AT&T admits data breach, says 51 million customers are affected

 A black AT&T sign with its logo in bright blue hanging outside a brick store .
A black AT&T sign with its logo in bright blue hanging outside a brick store .

New information regarding the 2021 AT&T breach is emerging, with the company reducing the number of affected individuals by almost a third, from the initial 70 million, down to 51 million.

AT&T also said it has started notifying victims of the breach, and offered identity theft monitoring and protection services.

For the uninitiated, back in 2021, privacy blog RestorePrivacy reported that a threat actor was selling a huge database of current and former AT&T customers on a dark web forum. AT&T denied that it was its database, and claimed that its systems were not breached.

Financial information not included

Fast forward to 2024, and a different threat actor leaked the entire database, prompting the same response from the telco giant. However, after multiple media publications independently verified the authenticity and source of the data, AT&T came clean. However, it still didn’t say how the hackers obtained the database.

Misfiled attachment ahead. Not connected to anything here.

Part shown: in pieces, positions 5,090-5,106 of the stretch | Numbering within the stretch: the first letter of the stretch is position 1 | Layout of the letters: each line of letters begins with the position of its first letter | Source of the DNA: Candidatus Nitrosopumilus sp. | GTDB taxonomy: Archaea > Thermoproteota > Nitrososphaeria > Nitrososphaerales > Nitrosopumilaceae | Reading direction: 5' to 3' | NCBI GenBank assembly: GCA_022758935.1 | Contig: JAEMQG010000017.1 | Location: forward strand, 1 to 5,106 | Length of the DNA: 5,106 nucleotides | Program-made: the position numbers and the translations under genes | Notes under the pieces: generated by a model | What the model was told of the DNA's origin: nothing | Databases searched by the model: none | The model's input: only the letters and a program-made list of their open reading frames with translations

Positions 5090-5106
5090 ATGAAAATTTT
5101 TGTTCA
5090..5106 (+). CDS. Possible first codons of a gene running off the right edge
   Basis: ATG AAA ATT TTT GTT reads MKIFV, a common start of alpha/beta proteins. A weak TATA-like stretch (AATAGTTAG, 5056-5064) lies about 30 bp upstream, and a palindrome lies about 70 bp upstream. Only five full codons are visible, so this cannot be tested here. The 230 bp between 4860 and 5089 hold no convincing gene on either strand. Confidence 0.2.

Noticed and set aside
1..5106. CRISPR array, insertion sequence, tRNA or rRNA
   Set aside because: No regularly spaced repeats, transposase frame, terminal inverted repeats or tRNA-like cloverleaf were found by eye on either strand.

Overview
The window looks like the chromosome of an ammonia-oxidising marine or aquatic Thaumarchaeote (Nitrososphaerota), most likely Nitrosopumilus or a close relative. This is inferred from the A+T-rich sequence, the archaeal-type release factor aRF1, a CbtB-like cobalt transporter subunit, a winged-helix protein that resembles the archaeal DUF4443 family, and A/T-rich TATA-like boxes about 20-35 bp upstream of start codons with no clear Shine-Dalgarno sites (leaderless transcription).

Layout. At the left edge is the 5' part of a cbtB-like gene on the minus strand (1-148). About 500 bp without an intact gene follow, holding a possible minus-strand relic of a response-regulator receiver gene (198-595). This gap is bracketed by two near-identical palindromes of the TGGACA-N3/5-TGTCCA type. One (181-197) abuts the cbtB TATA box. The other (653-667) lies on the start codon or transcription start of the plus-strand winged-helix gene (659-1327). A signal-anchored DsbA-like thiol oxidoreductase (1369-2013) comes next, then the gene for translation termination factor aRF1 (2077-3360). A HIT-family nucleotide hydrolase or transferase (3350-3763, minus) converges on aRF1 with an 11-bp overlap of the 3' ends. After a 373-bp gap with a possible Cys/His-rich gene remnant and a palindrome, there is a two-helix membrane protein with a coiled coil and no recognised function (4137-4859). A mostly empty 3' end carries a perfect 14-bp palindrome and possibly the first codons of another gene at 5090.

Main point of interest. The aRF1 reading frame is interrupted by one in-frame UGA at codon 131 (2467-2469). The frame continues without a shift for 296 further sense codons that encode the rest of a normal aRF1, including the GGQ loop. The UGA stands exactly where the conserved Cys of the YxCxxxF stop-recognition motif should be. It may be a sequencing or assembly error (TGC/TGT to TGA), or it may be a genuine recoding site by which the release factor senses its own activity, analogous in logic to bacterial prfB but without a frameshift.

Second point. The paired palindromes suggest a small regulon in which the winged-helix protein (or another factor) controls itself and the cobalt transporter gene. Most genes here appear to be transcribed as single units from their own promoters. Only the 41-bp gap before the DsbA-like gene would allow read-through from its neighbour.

In any case, the company revised the number of affected individuals, pinning it down to 51,226,382. Apparently, many of the people on the list had duplicate entries.

"The [exposed] information varied by individual and account, but may have included full name, email address, mailing address, phone number, social security number, date of birth, AT&T account number and AT&T passcode," the company said in the breach notification. "To the best of our knowledge, personal financial information and call history were not included. Based on our investigation to date, the data appears to be from June 2019 or earlier."

When asked about the difference in the number of impacted customers, AT&T told BleepingComputer the database appeared to hold many duplicates:

"We are sending a communication to each person whose sensitive personal information was included.  Some people had more than one account in the dataset, and others did not have sensitive personal information.”

More from TechRadar Pro